• Rothwell, P. E., Hayton, S. J., Sun, G. L., Fuccillo, M. V., Lim, B. K., Malenka, R. C. (2015) Input- and Output-Specific Regulation of Serial Order Performance by Corticostriatal Circuits. Neuron 88(2):345-356.
  • Schwartz, N., Temkin, P., Jurado, S., Lim, B. K., Polepalli, J. S., Malenka, R. C. (2014) Decreased motivation during chronic pain requires plasticity in the nucleus accumbens core. Science 345(6196) 535-542.
  • Rothwell, P. E, Fuccillo, M. V., Maxeiner, S., Hayton, S. J., Lim, B. K., Malenka, R. C., Südhof, T. C. (2014) Autism-associated Neuroligin-3 mutations impair striatal circuits underlying repetitive motor routins. Cell. 158(1):198-212.
  • Lammel, S.*, Lim, B. K.*, Malenka, R. C. (2014) Reward and aversion in a heterogeneous midbrain dopamine system. Neuropharmacology. 76 Pt. B: 351-9 (* equal contribution)
  • Kim, S. Y., Adhikari, A., Lee, S. Y., Marshel, J. H., Kim, C. K., Mallory, C. S., Lo, M., Pak, S., Mattis, J., Lim, B. K., Malenka, R. C., Warden, M. R., Neve, R., Tye, K. M., Deisseroth, K. (2013) Diverging neural pathways assemble a behavioural state from separable features in anxiety. Nature. 496(7444): 219-223.
  • Lammel, S.*, Lim, B. K.*, Ran, C., Huang, K. W., Tye, K., Deisseroth, K., Malenka, R. C. (2012) Input-specific control of reward and aversion in the ventral tegmental area. Nature (Article) 491(7423): 212-217 (* equal contribution)
  • Lim, B. K., Huang, K. W., Grueter, B. A., Rothwell, P. E., Malenka, R. C. (2012) Anhedonia requires MC4R-mediated synaptic adaptation in nucleus accumbens. Nature (Article) 487(7406): 183-189.
  • Shelly, M., Cancedda, L., Lim, B. K., Popescu, A. T., Cheng, P. L., Gao, H., Poo, M. M. (2011) Semaphorin3A regulates neuronal polarization by suppressing axon formation and promoting dendrite growth. Neuron. 71(3):433-446.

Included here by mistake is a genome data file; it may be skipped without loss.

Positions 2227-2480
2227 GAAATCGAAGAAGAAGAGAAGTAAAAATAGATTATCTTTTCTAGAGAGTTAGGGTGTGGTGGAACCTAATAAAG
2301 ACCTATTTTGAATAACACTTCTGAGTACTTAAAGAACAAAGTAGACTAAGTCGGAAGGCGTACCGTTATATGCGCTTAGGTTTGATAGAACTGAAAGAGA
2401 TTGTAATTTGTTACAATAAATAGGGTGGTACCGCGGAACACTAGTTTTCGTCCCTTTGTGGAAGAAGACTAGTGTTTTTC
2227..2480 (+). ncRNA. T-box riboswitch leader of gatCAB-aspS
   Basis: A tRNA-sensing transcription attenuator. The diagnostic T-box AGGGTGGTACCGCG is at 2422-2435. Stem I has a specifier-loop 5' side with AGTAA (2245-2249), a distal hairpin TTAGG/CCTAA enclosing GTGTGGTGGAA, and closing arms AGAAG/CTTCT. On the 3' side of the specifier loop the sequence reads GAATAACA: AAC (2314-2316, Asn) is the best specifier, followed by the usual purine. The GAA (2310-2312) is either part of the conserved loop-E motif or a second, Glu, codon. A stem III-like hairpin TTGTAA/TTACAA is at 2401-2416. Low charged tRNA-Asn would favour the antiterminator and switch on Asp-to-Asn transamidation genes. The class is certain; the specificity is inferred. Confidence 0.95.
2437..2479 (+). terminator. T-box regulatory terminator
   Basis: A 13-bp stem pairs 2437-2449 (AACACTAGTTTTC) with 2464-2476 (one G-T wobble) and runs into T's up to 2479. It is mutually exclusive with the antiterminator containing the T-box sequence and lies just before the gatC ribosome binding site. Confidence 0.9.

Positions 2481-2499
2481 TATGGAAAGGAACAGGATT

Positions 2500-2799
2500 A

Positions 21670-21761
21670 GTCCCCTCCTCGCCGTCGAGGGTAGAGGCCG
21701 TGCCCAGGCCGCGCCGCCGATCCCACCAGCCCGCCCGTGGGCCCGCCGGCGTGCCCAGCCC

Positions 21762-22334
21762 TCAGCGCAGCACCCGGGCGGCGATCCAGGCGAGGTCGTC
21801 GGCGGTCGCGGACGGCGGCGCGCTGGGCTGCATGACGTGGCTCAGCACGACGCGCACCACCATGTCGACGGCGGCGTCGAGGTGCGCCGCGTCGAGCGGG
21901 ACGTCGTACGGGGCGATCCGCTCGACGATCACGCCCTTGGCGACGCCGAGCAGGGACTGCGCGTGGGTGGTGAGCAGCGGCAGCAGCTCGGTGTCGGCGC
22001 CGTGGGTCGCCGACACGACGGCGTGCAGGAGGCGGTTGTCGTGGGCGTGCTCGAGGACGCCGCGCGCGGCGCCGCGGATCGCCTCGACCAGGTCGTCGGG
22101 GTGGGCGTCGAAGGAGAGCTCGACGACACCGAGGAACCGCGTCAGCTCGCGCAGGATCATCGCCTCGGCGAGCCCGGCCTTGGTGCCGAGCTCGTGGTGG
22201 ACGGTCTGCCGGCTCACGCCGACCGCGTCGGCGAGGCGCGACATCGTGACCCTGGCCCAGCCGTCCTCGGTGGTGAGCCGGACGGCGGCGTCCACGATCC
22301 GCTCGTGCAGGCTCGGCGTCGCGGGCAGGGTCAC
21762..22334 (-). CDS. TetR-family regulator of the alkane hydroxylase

• Lu, H., Cheng, P. L., Lim, B. K., Khoshnevisrad, N., Poo, M. M. (2010) Elevated BDNF expression after cocaine withdrawal facilitates LTP in medial prefrontal cortex by suppressing GABA inhibition. Neuron. 67(5):821-833.
  • Lim, B. K., Cho, S. J., Sumbre, G., Poo, M. M. (2010) Region-specific contribution of ephrin-B and Wnt signaling to receptive field plasticity in developing optic tectum. Neuron. 65(6):899-911.
  • Shelly, M.*, Lim, B. K.*, Cancedda, L., Heilshorn, S. C., Gao, H., Poo, M. M. (2010) Local and long-range reciprocal regulation of cAMP and cGMP in axon/dendrite formation. Science. (Article) 327(5965):547-552. (* equal contribution)
  • Lu, H., Lim, B., Poo, M. M. (2009) Cocaine exposure in utero alters synaptic plasticity in the medial prefrontal cortex of postnatal rats. J Neurosci. 29(40):12664-12674.
  • Lim, B. K., Matsuda, N., Poo, M. M. (2008) Ephrin-B reverse signaling promotes structural and functional synaptic maturation in vivo. Nat Neurosci. 11(2):160-169.


Byungkook Lim received his Ph.D. in Molecular & Cell Biology from UC Berkeley with Dr. Mu-ming Poo and carried out his postdoctoral training with Dr. Robert Malenka in the Department of Psychiatry and Behavioral Science at the Stanford University School of Medicine. Byungkook is a recipient of Kingenstein-Simmons Fellowship, Searle Scholar Fellowship, NIMH Biobehavioral Research Awards for Innovative New Scientists (BRAINS) and BRAIN Initiative Cell Census Network (BICCN) awards.

portrait placeholder